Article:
Trait emotional intelligence: a strategy for managing nurses’ affective wellbeing at work

Leliopoulou, Chrysi (2020) Trait emotional intelligence: a strategy for managing nurses’ affective wellbeing at work. PhD thesis, Middlesex University. [Thesis]

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Abstract

Background: Contemporary nursing is ambitious but also challenging. The nursing profession has been changing faster than ever before and nurses are faced with new challenges they need to handle carefully if nursing as a profession is to be reformed. Nurses are called up to undertake complex and challenging roles in health care which they found significantly demanding and demoralising in the current shortage of nursing staff across the NHS. Nurses increasingly report leaving the profession because of ill health, anxiety and stress at work. Aims: To explore nurses’ perceptions of their wellbeing and discuss related issues such as their work environment, their jobs and their roles in the team, and to inform and shape the development of an intervention to help nurses develop further their trait emotional intelligence. This thesis argues that trait emotional intelligence is sensitive to training and can be developed in short ‘bite size’ chunks to allow nurses to benefit from the training and grow their trait emotional intelligence attitudes and behaviours to protect nurses’ affective wellbeing at work and home, but also keep stress at bay. Design: This is a mixed sequential exploratory research study and consisted of phase 1 (exploratory study) and Phase II (quasi-experimental study). Findings: This thesis found that trait emotional intelligence is connected to positive perceived affective wellbeing and other health outcomes. A transitional model for nurses’ affective wellbeing was supported in phase II of this thesis. Nurses reported experiencing emotional and role dissonance in their job which were reflected in their negative self-talk reported in the discussion groups analysed in phase I of this thesis. Nurses identified several negative emotions and feelings associated with their current work environment, as they described their jobs and roles as heavy emotional work. Interestingly, nurses reported struggling to navigate relationships and feeling isolated and disillusioned in their jobs. This thesis incorporated phase I, an exploratory study (the qualitative component), and Phase II, a quasi- experimental study (the quantitative component).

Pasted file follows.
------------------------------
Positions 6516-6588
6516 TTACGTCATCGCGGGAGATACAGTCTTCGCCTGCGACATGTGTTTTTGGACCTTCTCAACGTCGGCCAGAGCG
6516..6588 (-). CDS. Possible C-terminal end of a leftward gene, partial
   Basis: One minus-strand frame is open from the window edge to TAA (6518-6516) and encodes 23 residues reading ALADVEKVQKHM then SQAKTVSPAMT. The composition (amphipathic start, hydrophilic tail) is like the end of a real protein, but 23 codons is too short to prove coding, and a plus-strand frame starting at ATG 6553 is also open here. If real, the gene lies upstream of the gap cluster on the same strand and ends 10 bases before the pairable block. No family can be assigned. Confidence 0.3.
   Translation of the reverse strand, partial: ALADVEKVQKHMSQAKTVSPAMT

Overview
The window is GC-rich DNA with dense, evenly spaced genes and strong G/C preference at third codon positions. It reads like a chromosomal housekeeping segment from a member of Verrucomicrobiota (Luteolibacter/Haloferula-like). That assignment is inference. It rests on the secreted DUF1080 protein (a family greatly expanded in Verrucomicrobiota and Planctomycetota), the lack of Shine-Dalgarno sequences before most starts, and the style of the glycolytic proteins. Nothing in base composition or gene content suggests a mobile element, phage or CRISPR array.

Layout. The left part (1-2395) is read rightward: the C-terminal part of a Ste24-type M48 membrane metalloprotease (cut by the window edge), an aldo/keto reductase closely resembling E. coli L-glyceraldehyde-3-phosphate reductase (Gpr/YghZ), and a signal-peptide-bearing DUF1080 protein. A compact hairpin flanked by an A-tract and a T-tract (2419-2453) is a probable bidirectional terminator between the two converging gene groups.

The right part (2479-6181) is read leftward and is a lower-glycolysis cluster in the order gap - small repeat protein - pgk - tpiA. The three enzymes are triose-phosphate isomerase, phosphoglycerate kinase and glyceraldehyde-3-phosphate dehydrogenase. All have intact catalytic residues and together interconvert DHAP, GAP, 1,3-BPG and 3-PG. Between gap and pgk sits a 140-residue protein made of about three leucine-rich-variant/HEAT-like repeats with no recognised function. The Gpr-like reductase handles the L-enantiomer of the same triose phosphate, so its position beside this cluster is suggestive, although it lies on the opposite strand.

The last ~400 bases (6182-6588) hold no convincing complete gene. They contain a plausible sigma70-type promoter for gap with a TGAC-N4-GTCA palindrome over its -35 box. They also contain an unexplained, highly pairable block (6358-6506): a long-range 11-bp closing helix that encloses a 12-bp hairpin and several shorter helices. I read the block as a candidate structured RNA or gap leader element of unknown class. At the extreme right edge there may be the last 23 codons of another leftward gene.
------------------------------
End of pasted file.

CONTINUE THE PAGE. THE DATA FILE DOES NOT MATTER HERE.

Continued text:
In total, 84 nurses participated in Phase II of this research. They were allocated into an intervention (n=35) and a control group (n=48). There were two data collection points at T1 (baseline measures) and at T2 (six to eight weeks after the intervention) and the interpersonal awareness training included an action plan with clear, self-identified goals based on coaching conversations. Neuroticism was found to be moderated significantly post training which in effect mediated feelings of anxiety and depression and self-perceived affective wellbeing at work were reduced significantly in the intervention group. Discussion: This interpersonal awareness training was designed as a short developmental strategy for improving nurses’ perceived affective wellbeing. The mode of delivery of this training aimed at strengthening nurses’ emotional agility in a pace that was also acceptable to the needs of the nurse at any time in their career. This training may also benefit student nurses and other healthcare professionals, such as midwives and midwifery students, who share similar job characteristics and are under similar demands and pressures to those of nurses.

Item Type: Thesis (PhD)
Sustainable Development Goals:
Theme:
Research Areas: A. > School of Health and Education
B. > Theses
Item ID: 35562
Depositing User: Lisa Blanshard
Date Deposited: 09 Aug 2022 15:04
Last Modified: 29 Nov 2022 18:24
URI: https://eprints.mdx.ac.uk/id/eprint/35562

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